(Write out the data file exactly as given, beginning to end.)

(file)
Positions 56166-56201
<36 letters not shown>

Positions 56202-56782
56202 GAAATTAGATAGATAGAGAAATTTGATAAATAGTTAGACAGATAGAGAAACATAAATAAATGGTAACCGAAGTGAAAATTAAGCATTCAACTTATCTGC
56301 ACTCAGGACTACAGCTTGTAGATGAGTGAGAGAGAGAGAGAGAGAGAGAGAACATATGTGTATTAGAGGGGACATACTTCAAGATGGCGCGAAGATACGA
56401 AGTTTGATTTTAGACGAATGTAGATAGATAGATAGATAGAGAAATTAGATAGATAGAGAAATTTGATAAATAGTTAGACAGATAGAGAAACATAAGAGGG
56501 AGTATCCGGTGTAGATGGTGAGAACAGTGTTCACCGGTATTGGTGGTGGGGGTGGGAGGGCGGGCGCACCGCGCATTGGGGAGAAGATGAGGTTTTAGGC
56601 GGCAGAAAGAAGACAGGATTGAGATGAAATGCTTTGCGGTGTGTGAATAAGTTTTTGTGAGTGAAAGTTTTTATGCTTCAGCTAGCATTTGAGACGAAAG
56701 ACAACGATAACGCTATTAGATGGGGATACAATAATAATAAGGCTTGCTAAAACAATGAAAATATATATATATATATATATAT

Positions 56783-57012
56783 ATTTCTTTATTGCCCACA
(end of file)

Positions 56166-56201
<36 letters not shown>

Positions 56202-56782
56202 GAAATTAGATAGATAGAGAAATTTGATAAATAGTTAGACAGATAGAGAAACATAAATAAATGGTAACCGAAGTGAAAATTAAGCATTCAACTTATCTGC
56301 ACTCAGGACTACAGCTTGTAGATGAGTGAGAGAGAGAGAGAGAGAGAGAGAACATATGTGTATTAGAGGGGACATACTTCAAGATGGCGCGAAGATACGA
56401 AGTTTGATTTTAGACGAATGTAGATAGATAGATAGATAGAGAAATTAGATAGATAGAGAAATTTGATAAATAGTTAGACAGATAGAGAAACATAAGAGGG
56501 AGTATCCGGTGTAGATGGTGAGAACAGTGTTCACCGGTATTGGTGGTGGGGGTGGGAGGGCGGGCGCACCGCGCATTGGGGAGAAGATGAGGTTTTAGGC
56601 GGCAGAAAGAAGACAGGATTGAGATGAAATGCTTTGCGGTGTGTGAATAAGTTTTTGTGAGTGAAAGTTTTTATGCTTCAGCTAGCATTTGAGACGAAAG
56701 ACAACGATAACGCTATTAGATGGGGATACAATAATAATAAGGCTTGCTAAAACAATGAAAATATATATATATATATATATAT

Positions 56783-57012
56783 ATTTCTTTATTGCCCACA